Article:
Complications ensue when Sydney pushes a bit harder than he should for Peter to live an honest life and when Peter's fiance becomes jealous of her future husbands 'bromance'. Personally, this is the weakest part of the movie, but I can see why the writers felt they had to insert this in.

I find romantic comedies difficult to write. Just as you have to come up with a smart and fresh idea, the guts of the story has to contain deeper insights about the human condition most people are aware of but cannot articulate. It is, as Blake Synder once told me, the 'art of writing scripts.' It's important you hit the points in the story you must, but the real art is the stuff in center.

It's illogical for any of us to watch a movie without taking into account our own personal filter. I'm a gay man. My filter came into play before the movie. Whenever I hear about a new 'bromance' I cringe. Gays are always the brunt of the jokes with these movies, but the writers and creative behind I Love You, Man are so confident in who they are and their ability to question their relationships, there was not one moment my partner and I cringed.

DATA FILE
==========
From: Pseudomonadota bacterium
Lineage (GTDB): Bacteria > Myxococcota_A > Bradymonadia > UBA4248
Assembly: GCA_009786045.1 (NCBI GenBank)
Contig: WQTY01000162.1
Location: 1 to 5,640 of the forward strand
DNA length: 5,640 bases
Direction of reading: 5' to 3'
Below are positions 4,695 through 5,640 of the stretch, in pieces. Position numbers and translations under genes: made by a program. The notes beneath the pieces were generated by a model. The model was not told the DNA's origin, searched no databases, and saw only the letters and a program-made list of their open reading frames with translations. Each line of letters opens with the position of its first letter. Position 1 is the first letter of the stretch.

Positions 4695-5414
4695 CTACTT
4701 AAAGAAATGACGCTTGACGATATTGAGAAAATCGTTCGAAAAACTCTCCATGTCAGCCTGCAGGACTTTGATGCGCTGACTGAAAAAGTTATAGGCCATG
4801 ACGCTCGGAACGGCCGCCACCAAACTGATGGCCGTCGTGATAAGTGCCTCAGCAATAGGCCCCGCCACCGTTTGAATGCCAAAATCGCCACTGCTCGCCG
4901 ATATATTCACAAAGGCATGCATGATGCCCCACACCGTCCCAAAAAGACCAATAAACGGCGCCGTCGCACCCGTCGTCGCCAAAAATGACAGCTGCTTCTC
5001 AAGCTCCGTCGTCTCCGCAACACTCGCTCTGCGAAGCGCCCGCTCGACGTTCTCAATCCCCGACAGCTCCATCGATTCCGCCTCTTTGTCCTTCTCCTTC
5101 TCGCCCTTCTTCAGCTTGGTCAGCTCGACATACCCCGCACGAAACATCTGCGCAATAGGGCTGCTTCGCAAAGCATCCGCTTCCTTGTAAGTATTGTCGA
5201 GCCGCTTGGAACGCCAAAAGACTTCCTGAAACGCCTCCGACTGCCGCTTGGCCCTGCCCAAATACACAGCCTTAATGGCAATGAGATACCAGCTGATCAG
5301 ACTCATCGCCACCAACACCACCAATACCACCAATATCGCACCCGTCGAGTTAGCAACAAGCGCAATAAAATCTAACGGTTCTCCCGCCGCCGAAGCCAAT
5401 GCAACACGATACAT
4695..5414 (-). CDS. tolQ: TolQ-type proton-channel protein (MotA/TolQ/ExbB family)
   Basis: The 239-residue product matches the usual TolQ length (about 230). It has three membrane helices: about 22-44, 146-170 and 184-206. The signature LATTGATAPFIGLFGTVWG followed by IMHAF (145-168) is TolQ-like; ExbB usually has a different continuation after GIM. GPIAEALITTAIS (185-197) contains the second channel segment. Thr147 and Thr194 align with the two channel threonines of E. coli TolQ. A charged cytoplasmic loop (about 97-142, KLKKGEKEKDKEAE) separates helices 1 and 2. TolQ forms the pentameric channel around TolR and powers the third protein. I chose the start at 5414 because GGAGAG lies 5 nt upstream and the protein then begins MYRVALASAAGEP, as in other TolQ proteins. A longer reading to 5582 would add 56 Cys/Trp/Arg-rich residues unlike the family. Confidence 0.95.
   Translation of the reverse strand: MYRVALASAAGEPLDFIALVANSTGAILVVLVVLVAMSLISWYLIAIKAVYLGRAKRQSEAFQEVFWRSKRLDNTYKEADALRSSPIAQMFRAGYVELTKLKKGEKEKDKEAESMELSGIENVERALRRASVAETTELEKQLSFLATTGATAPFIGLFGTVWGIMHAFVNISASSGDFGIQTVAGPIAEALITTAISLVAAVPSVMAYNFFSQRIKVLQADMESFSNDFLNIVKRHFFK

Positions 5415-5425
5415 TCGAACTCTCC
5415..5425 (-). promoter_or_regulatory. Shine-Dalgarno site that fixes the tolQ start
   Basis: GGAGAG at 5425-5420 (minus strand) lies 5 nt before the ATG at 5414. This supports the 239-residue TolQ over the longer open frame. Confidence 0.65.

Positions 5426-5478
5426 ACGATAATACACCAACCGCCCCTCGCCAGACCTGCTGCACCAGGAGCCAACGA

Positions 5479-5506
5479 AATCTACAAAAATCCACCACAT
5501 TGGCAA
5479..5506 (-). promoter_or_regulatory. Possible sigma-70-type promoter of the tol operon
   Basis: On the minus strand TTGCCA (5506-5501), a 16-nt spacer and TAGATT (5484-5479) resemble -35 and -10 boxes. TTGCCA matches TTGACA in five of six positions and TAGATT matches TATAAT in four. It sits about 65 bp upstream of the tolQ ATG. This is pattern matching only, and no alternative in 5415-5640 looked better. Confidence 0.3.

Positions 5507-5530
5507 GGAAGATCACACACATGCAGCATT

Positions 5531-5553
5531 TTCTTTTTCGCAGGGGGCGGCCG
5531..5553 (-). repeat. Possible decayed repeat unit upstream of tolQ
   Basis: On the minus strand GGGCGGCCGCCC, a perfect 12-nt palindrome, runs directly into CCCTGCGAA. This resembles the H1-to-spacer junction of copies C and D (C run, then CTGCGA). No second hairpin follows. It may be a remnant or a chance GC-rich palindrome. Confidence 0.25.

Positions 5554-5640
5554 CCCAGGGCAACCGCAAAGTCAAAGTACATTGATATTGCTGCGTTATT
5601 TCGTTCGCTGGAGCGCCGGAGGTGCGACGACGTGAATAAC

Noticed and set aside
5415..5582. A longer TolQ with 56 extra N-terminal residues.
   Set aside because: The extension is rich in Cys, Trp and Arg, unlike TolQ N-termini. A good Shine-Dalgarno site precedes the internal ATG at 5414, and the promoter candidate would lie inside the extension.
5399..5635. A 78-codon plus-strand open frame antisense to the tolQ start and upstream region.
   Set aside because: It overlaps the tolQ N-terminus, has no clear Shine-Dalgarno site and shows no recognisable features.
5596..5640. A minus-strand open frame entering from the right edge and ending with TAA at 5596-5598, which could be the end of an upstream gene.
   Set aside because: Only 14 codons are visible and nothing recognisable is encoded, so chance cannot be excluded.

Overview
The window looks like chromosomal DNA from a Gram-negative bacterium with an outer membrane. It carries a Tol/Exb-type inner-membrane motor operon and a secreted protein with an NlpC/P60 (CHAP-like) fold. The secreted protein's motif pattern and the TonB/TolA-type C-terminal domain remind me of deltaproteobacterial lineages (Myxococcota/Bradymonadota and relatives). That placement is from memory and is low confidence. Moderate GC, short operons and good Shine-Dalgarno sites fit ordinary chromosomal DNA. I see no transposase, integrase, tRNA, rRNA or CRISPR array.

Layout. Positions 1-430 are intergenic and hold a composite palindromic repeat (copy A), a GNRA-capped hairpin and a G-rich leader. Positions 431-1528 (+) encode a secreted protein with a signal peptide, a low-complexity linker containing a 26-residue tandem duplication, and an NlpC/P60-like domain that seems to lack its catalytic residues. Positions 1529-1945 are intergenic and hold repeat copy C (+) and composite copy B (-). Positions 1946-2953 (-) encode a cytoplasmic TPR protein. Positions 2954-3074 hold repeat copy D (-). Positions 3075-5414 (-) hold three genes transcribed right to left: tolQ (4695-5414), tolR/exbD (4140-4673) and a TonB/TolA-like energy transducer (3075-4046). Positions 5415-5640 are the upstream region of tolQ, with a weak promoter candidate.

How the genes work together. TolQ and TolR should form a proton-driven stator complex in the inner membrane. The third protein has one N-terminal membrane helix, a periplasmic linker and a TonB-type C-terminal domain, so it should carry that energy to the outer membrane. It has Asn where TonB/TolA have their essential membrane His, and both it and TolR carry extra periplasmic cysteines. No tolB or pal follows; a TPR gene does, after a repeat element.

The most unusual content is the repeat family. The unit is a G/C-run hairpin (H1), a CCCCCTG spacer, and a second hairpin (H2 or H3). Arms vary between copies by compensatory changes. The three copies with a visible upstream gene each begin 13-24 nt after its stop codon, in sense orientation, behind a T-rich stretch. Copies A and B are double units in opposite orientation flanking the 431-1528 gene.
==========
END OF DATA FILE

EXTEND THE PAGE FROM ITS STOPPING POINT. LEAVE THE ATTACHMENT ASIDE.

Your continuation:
The rising action in the second act sounds soft but plays well. We want so to badly to see Rudd acclimate and find his other 'bro-half' we are rooting for him the entire time as spends time with Sydney in many various activities, trying to find his inner 'bro'. Very clean and typical second act set pieces, leading up the the reversal in the center.

You can deconstruct this by the book in terms of act breaks and 'all is lost' moments...I don't think, for writers, such an analysis will help. What will help with this is a bigger picture view of how the writers took a genre and made it their own by making it very current, topical and very, very real.

One note: I'm fairly sure many of hysterical 'goodbye lines' (you'll know what I mean when you see it) are improvised. Normally, improvised movies are ultimately rather dull as they have no formal structure, but in this movie, it all works and it's very funny.

I Love You, Man is a gentle, sweet bromantic comedy with more on it's mind than the average flick. It's worth it for all writers who want to write a romantic comedy and are looking for a new way to tell one of the oldest tales in movies.

See you at the cinema!!